You’d dress up for dates so that you looked and felt sexy and then eagerly anticipate returning home together? And other evenings when you weren’t going anywhere, you’d slip something sexy on to spice things up in the bedroom? But now you are parents, and things have changed dramatically. Where did the excitement, passion, and anticipation go? How do we, as parents, maintain our sexual selves?
In our culture, good parents are presented as nurturing, self-sacrificing, and asexual. There is a disconnect between being a parent and being a sexual being. Many parents pass down this sense of detachment from their own sexuality in several ways:
- disapproving of a child’s first sexual exploration (masturbation)
- not speaking of sex
- avoiding direct and factual discussions of the body
If you are like many couples, you probably enjoyed being sexual together early in your relationship. You could plan elaborate dates and spend time on foreplay. You took time to relax and explore one another during sex. It was hot. You felt sexy; you needed and wanted sex. Then you became parents and your sex life took a backseat.
It can be all too easy to put sex on the backburner, but in a world full of career, childrearing, running a household, and giving to others, sex can be a respite from the demands of everyday life. Both the mundane and the stress of daily living are transcended during sex play between married partners. It’s a way to close the door on the world and explore oneself and one’s partner with the only purpose being to experience pleasure and express love. It is a means for couples to connect in a way that they don’t with anyone else.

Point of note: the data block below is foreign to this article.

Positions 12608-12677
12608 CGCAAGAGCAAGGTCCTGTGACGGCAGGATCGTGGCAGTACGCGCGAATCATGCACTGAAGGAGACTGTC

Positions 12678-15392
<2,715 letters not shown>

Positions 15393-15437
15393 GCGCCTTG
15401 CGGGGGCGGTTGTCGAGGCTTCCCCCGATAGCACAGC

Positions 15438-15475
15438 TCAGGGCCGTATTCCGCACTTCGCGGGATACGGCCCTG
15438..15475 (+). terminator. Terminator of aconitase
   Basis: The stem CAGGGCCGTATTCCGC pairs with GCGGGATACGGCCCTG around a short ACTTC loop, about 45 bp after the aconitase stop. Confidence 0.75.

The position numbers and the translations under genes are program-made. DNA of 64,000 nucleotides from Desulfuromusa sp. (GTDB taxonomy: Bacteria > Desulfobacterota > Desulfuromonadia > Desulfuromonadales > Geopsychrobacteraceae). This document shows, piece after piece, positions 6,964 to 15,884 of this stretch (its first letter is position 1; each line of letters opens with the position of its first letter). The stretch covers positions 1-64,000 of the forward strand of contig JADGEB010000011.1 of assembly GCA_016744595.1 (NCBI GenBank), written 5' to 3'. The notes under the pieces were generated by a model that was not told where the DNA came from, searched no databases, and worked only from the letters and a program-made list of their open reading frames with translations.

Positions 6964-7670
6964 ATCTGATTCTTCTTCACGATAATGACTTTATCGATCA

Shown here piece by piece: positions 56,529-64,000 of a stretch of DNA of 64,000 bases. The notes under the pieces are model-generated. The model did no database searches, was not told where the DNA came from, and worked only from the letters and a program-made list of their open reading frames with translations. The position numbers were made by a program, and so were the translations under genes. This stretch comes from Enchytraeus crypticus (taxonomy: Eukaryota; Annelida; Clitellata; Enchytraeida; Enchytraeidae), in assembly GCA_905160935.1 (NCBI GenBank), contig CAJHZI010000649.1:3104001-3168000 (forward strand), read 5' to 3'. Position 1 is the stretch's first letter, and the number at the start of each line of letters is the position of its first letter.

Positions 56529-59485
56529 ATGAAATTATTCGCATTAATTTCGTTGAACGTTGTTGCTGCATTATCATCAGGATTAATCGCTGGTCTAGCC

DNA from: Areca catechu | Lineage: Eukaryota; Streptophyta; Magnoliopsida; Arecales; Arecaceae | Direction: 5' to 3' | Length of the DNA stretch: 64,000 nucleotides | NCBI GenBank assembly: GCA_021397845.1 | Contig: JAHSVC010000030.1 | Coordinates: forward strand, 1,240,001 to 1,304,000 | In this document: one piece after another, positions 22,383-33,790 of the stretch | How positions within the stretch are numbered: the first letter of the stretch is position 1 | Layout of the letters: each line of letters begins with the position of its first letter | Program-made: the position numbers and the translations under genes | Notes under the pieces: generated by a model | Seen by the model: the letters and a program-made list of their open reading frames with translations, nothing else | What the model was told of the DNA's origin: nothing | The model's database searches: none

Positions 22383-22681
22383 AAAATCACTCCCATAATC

Most couples counseling emphasizes talking as the primary way to communicate. While talking is important, our bodies can communicate as much or more than our words. Sexual touch is a powerful communicator. It reminds us that ‘We really are connected. We DO love one another. It is safe to let go in front of my partner. He still desires me. She still gets excited at my touch.’ After an argument or disconnect, sex can feel like hitting the reset button for the marriage. It lets us know that, ‘We hit a rough patch, but now we’re connected once again.’
How do we bring good sex back into marriage? Finding new ways to think about sex can help.
- Value your partner as a person who is different from you – think of him/her as a mystery to be rediscovered.
- Think of foreplay as beginning hours or days before you plan to be together; flirt, enjoy each other’s company and let the anticipation build.
- Value sex as a way to reconnect after an argument or rupture.
- Remember that as a human, you are a sexual being and this is a gift.
- Remember that having a strong marriage is an essential part of being a good parent; make sure you focus on your partner too, rather than just your children.
- Talk to your physician about any physical issues that may be interfering with sex.
- Talk to your therapist about any emotions that may be interfering.
To learn more about how to pump up the passion after you’ve had children, schedule an appointment here at Couples Therapy Center. Call 908-246-3074, email firstname.lastname@example.org